Alice Waters responded today to those of us who felt her assessment of the food at Farm Aid was overly harsh. (I blogged about it here last week.) Basically, she says her comments were misconstrued, that she truly appreciated the effort the Farm Aid folks made to get so much local and sustainably grown and raised food served at the site, and that her absolutist, uncompromising, visionary tendencies got the best of her.
In her own words:
I love seeing all the conversation surrounding the issues discussed on Kim Severson’s blog. I wish I had been clearer with Kim, and I’m afraid that the spirit of my comments may have been misunderstood. I was, in fact, deeply impressed with the food sourcing at Farm Aid.
I know that the logistics of feeding 40,000 people are enormously difficult, and the fact that more than half the food came from local producers is astounding.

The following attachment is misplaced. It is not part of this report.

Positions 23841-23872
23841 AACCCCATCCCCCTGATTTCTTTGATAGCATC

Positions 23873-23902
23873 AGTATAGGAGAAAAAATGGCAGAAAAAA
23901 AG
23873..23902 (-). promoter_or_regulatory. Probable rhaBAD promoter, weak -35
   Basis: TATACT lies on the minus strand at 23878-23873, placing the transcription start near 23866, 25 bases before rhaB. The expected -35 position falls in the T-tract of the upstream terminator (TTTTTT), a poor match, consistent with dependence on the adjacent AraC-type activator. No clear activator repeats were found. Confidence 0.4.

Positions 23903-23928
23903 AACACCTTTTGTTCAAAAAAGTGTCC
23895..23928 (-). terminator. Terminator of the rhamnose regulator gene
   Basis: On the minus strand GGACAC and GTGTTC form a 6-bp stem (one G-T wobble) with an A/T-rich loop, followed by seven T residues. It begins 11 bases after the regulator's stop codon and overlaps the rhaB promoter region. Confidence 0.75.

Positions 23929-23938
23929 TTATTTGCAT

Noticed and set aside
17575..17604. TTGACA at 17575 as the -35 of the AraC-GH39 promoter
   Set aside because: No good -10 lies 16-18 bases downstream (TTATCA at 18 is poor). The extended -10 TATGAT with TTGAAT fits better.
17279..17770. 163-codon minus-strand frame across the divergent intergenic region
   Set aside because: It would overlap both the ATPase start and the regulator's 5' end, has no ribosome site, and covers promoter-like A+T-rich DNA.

To have been able to eat a truly fresh, locally grown peach or a Patchwork Family Farms pork chop was amazing. My critiques described an ideal, a version of an edible utopia in which all food would be (as the founder of Slow Food, Carlo Petrini, says) Good, Clean, and Fair.
But this is a utopia that we must work together to reach, and Farm Aid’s effort was an important step forward. It was an honor to have been part of it.
Of course, who wouldn't want all the food on our planet to be good, clean, and fair? I suppose the question worth asking here is whether Waters's idealogical purity compromises her effectiveness as a leader of the sustainable agriculture, slow-food movement. I would posit that both Waters and Slow Food founder Carlos Petrini would be able to accomplish so much more if they were less judgmental and more tactically oriented. What do you think?
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